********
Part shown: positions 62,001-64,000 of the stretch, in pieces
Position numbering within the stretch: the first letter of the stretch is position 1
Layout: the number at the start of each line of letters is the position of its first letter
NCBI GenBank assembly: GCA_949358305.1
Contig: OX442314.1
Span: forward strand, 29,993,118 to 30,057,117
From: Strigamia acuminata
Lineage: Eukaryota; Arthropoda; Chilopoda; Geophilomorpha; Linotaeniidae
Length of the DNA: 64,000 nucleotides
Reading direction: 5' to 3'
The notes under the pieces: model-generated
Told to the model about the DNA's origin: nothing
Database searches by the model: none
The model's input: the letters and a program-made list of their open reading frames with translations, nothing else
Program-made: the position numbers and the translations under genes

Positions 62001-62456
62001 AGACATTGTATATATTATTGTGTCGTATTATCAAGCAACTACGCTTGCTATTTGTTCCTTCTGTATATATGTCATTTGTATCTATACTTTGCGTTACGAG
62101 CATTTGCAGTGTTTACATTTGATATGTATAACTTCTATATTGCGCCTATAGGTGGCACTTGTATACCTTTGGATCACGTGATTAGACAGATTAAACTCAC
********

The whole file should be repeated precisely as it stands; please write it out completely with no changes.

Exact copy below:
Part shown: positions 62,001-64,000 of the stretch, in pieces
Position numbering within the stretch: the first letter of the stretch is position 1
Layout: the number at the start of each line of letters is the position of its first letter
NCBI GenBank assembly: GCA_949358305.1
Contig: OX442314.1
Span: forward strand, 29,993,118 to 30,057,117
From: Strigamia acuminata
Lineage: Eukaryota; Arthropoda; Chilopoda; Geophilomorpha; Linotaeniidae
Length of the DNA: 64,000 nucleotides
Reading direction: 5' to 3'
The notes under the pieces: model-generated
Told to the model about the DNA's origin: nothing
Database searches by the model: none
The model's input: the letters and a program-made list of their open reading frames with translations, nothing else
Program-made: the position numbers and the translations under genes

Positions 62001-62456
62001 AGACATTGTATATATTATTGTGTCGTATTATCAAGCAACTACGCTTGCTATTTGTTCCTTCTGTATATATGTCATTTGTATCTATACTTTGCGTTACGAG
62101 CATTTGCAGTGTTTACATTTGATATGTATAACTTCTATATTGCGCCTATAGGTGGCACTTGTATACCTTTGGATCACGTGATTAGACAGATTAAACTCAC